I had already forgotten the name "Rosy," named for the soft pink coloring the underside of her wings. Rosy was now "It."

As usual, l looked to my big sister Emma for help or an answer. "Emma, did I kill it? What is going to happen? Will Pa Edd yell at me? Will Ma Mag spank me? Can you make it alive?" Three years old to Emma's seven, I did not know what to do, but I knew even then I could rely on her practical wisdom.

My Thoughts in Purple:

Chickens Come Home to Roost--Elaine (1931)


"What do you mean, dead? She can't be dead. You are just wrong." I glared at Almy with the righteousness and anger only a seventeen-year-old can muster at an older brother. His eyes were unflinching, looking right back at me. He was not defending, just waiting. I sorted through my thoughts as I stared at this older- by- ten- years brother, the second child and second son of Ma and Pa.

[I remembered saying these same words to Emma fourteen years earlier. Now I was saying them about her.] I like the mirror of the words here [My mind played out the scene and the memory of my sister who had always been my best friend, the one I could count on.] This feels a little too “and now a flashback…” type of introduction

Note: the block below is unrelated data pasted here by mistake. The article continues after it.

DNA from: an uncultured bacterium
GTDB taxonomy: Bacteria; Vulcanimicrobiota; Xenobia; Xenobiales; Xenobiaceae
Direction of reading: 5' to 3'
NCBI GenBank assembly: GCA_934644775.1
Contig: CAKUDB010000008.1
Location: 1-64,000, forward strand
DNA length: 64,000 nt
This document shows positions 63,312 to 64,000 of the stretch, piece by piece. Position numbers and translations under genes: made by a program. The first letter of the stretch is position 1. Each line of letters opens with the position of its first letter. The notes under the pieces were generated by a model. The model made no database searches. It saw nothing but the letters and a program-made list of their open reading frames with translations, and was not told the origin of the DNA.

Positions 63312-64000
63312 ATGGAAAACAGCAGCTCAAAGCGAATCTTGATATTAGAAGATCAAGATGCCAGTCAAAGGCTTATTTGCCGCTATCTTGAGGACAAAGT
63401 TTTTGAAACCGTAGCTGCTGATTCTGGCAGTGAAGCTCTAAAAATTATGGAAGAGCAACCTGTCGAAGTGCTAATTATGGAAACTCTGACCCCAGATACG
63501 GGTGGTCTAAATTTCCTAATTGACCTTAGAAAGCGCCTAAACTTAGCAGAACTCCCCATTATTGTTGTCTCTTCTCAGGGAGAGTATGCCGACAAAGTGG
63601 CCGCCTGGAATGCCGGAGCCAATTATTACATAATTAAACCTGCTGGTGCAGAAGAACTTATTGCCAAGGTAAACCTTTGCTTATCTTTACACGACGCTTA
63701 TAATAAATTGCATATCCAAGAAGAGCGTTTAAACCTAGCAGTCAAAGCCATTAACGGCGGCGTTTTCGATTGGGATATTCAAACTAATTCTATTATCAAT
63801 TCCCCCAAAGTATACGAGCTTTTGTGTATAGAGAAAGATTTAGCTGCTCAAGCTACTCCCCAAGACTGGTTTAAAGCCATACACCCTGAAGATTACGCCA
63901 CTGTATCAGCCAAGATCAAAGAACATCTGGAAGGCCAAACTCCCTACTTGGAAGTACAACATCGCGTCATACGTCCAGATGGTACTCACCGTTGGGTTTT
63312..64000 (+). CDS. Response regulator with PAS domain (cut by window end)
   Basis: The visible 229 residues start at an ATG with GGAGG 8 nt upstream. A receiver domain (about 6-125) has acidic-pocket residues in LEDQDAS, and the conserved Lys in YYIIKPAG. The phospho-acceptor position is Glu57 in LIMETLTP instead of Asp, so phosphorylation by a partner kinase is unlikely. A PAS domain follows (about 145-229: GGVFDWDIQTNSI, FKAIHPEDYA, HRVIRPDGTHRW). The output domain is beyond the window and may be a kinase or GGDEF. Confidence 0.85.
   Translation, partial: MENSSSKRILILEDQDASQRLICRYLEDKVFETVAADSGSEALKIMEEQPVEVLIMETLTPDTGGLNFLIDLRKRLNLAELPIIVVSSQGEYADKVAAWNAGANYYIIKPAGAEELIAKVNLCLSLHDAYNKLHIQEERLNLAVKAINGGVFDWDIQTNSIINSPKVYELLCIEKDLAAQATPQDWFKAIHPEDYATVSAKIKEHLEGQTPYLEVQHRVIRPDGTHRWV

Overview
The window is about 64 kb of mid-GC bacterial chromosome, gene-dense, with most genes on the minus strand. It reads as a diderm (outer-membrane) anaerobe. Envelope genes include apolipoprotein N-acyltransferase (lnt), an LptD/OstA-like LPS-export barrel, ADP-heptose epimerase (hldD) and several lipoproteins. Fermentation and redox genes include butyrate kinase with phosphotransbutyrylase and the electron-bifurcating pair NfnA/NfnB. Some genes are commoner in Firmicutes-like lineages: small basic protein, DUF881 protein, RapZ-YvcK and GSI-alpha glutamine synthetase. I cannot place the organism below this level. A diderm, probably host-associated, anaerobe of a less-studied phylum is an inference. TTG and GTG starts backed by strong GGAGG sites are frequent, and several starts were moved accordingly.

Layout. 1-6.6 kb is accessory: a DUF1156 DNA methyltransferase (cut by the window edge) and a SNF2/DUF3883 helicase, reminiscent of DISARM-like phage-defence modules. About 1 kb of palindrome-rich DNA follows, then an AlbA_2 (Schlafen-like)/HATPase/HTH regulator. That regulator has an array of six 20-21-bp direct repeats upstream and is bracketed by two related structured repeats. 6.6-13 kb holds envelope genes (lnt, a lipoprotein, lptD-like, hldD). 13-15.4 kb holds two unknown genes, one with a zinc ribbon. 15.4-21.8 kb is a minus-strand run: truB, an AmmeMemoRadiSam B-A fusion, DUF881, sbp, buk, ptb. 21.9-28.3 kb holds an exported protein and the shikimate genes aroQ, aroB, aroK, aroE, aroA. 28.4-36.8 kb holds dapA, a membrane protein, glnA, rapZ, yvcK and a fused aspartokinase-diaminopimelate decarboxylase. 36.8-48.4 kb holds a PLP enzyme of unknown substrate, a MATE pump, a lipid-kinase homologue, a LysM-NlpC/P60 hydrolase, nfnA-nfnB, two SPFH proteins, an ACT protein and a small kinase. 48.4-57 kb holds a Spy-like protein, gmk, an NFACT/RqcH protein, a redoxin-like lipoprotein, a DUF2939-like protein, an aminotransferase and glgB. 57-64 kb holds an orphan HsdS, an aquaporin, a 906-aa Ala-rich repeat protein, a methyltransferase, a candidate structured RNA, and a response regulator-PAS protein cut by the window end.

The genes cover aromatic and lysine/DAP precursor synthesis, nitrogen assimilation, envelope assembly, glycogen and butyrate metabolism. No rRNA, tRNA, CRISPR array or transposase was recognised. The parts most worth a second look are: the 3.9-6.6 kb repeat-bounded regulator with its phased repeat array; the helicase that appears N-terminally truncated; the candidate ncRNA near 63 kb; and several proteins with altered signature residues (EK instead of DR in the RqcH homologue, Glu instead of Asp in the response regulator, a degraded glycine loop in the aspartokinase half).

"What do you mean, dead?" I stared at the [biddy] I had no idea what this was in my hand. "It can't be dead; I was just helping it learn to fly." The small chick lay in my hand, unmoving. Emma was right; it was dead. Its little eyes were wide open and staring, and they scared me. I dropped it down onto the grass and tried to stop looking at it. I didn't know what had happened. But the chick had died while she and I were playing with them. Eight more biddies followed Mama Hen as she waddled over to the chicken yard fence to get to her biddy through the rectangle of wire. She pecked at it. I guess she was trying to wake it up.

[I had already forgotten the name "Rosy,”] If she’d forgotten it, she couldn’t remember it now. named for the soft pink coloring the underside of her wings. Rosy was now "It."

As usual, l looked to my big sister Emma for help or an answer. "Emma, did I kill it? What is going to happen? Will Pa Edd yell at me? Will Ma Mag spank me? Can you make it alive?" Three years old to Emma's seven, I did not know what to do, but I knew even then I could rely on her practical wisdom.